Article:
Austria elections: Sebastian Kurz's OVP 'leads' vote

    Austria elections: Sebastian Kurz's OVP 'leads' vote
    Sebastian Kurz is on track to become Austria's next leader [Leonhard Foeger/Reuters]

    The conservative People's Party (OVP), led by 31-year-old Sebastian Kurz, is projected to finish first in Austria's snap parliamentary election, according to exit polls that suggest a clear shift to the right.

    A projection by pollster SORA showed centre-right OVP winning Sunday's election with 31.6 percent of the vote, based on a count of all non-postal ballots. Kurz's party, however, is far short of a majority and will need to form a coalition.

    The centre-left Social Democratic Party (SPO) was on 26.9 percent, just ahead of the far-right Freedom Party (FPO) on 26.0 percent.

    The projection had a margin of error of 0.7 percentage points, meaning the race for second place was too close to call. Another projection by pollster ARGE Wahlen had the SPO just 0.5 percentage points ahead of the FPO.

    Austrians vote in snap election

    Speaking after the announcement of the initial exit polls, Kurz said he will fight for a new style of politics in Austria.

    "Today the voters, men and women in this country, gave us a great mandate," he told supporters.

    "We must be aware of this opportunity, the women and men are putting their hopes into this movement. We will use all of our strength and all of our fight to bring about change in this country," added Kurz, who will become Europe's youngest government leader if he manages to form a coalition cabinet.

    "There is much to do to establish a new style, a new culture of politics in this country."

    During campaigning, Kurz did not rule out a coalition with the FPO, which adopted anti-immigrant and anti-Muslim rhetoric.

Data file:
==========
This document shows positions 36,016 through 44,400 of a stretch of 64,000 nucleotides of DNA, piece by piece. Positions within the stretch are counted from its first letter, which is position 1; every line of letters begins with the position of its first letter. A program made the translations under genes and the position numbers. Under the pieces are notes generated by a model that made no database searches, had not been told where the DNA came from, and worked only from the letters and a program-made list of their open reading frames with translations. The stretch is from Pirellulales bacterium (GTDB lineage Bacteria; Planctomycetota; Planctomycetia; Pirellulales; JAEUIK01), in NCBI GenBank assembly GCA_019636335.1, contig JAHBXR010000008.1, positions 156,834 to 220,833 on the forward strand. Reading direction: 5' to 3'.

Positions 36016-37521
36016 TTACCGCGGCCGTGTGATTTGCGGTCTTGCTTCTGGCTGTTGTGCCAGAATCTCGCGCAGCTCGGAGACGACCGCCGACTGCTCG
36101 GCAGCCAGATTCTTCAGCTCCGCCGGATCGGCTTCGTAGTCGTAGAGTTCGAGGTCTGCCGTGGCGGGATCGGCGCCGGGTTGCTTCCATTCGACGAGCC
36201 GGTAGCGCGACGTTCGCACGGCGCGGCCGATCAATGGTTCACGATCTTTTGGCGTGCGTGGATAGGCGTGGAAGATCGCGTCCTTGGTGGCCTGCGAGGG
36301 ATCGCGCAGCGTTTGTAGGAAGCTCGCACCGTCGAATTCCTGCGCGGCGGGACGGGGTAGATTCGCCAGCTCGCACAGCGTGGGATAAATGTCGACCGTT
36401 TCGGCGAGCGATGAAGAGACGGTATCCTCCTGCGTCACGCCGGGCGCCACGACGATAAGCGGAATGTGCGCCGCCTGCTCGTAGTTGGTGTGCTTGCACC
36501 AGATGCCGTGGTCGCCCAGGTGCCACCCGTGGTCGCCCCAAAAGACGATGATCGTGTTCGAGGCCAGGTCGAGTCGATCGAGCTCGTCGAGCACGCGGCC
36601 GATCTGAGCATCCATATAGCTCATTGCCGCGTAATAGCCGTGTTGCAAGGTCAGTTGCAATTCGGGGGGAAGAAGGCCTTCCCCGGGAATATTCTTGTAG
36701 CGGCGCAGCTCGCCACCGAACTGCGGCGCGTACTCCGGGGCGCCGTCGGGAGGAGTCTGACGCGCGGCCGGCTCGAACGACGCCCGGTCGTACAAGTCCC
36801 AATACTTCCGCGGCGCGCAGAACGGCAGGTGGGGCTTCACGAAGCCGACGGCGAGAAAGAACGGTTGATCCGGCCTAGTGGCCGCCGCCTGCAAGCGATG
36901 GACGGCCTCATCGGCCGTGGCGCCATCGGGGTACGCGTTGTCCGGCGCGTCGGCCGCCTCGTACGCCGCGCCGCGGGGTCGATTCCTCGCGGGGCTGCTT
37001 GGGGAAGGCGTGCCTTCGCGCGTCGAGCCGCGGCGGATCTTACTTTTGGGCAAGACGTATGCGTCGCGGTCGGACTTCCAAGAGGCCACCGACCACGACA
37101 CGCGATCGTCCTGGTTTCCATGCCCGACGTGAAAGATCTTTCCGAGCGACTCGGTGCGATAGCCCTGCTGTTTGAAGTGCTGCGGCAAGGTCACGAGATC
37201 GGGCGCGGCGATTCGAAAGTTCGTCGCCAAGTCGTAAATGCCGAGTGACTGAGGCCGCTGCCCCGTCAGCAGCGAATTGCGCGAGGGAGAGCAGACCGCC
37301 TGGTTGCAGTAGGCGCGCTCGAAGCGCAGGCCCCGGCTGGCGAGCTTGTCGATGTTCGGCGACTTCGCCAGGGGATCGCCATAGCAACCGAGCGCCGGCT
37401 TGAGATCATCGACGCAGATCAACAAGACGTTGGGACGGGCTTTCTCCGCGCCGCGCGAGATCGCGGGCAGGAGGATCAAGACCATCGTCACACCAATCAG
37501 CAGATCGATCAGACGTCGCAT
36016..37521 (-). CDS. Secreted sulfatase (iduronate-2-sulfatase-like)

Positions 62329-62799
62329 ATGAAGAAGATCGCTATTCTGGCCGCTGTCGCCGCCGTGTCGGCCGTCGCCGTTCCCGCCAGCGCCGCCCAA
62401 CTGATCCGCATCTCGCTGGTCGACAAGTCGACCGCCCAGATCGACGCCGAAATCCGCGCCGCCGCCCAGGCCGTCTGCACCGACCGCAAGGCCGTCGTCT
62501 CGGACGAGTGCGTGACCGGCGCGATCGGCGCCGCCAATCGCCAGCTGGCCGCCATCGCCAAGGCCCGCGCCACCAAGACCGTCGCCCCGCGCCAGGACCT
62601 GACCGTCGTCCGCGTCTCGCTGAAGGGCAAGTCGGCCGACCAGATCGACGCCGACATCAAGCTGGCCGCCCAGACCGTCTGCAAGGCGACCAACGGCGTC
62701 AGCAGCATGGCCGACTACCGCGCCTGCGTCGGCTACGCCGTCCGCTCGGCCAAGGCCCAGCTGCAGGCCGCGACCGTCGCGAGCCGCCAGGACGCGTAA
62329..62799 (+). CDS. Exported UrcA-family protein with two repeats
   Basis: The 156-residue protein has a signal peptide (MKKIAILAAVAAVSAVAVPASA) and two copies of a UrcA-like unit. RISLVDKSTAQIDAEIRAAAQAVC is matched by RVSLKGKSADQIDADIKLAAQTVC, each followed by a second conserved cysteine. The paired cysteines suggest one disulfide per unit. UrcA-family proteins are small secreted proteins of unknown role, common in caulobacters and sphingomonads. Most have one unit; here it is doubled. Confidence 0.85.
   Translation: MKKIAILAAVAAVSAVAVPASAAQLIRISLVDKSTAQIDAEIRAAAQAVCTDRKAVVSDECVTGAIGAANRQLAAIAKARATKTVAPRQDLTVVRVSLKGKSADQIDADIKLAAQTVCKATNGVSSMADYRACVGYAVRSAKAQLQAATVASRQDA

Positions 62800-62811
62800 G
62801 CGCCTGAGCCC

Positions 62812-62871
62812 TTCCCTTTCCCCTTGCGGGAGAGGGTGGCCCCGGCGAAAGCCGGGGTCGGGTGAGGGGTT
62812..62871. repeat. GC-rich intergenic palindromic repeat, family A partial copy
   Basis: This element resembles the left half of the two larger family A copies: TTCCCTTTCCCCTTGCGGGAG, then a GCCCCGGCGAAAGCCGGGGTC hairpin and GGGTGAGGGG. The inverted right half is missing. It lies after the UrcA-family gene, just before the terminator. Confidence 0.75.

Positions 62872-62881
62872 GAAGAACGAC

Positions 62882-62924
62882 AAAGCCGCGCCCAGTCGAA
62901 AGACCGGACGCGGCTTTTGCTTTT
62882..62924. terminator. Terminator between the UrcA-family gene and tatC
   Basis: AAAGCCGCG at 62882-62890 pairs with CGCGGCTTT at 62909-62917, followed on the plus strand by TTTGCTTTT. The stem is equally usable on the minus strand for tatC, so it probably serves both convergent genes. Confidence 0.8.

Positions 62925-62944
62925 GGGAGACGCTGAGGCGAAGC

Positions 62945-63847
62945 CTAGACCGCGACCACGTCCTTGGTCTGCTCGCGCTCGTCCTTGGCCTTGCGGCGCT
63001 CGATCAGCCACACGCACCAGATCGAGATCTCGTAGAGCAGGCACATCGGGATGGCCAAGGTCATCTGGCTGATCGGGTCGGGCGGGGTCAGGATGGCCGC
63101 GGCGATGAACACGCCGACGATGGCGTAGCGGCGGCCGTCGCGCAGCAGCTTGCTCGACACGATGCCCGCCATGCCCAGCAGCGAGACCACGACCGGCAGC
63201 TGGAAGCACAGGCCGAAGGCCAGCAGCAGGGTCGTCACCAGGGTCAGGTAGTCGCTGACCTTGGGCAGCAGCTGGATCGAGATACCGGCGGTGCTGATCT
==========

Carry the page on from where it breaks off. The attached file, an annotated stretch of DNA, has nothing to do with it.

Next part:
On Sunday, he repeatedly declined to say which option he favoured, adding that he wanted to await the count of postal ballots that will settle the race for second place.

    The bulk of those ballots, which are roughly a sixth of those cast, will be counted on Monday.

    "Let's give it a couple of days. Then we will see what the result really looks like," Kurz told broadcaster ORF when pressed on what he plans to do. He also said he planned to talk to all parties in parliament and did not rule out forming a minority government.

    For his part, FPO leader Heinz-Christian Strache said the projected result showed that his far-right party had "arrived at the centre of society".

    He added: "We are the ones that dominate the political debate."

    Joyous OVP supporters in Vienna react to the first exit polls [Dominic Ebenbichler/Reuters]

    Shift to right

    Austria's election arrived almost a year earlier than expected, following a breakdown of an OVP-SPO coalition government in May.

    Kurz, named OVP leader in May, pledged to shake up Austrian politics, which for decades has been dominated by coalitions between his party and SPO.

    He built his popularity by adopting many of the FPO's mantras, making this an election defined by issues raised by the far right, such as stricter immigration and the role of Islam in Austrian society.

    READ MORE: Everything you need to know about Austria's elections

    "What dominated the headlines [ahead of the election] was the attempt to try and change the way that Muslims have been integrated into society here," said Al Jazeera's David Chater, reporting from the OVP headquarters in Austria's capital, Vienna.

    "It does seem that this debate has been controlled by the centre right and the far right," he added.

    A continued co-operation between Kurz's OVP and Chancellor Christian Kern's SPO looked increasingly unlikely, given the outcome and the deep rifts between the two centrist parties that led to the breakdown of their coalition in May.

    "It seems pretty clear, if the polls are correct, that we will have a coalition between OVP and FPO reshaped under Kurz, controlling the government in parliament, and that would really change Austria's politics," said Chater.

     

    SOURCE: Al Jazeera and news agencies


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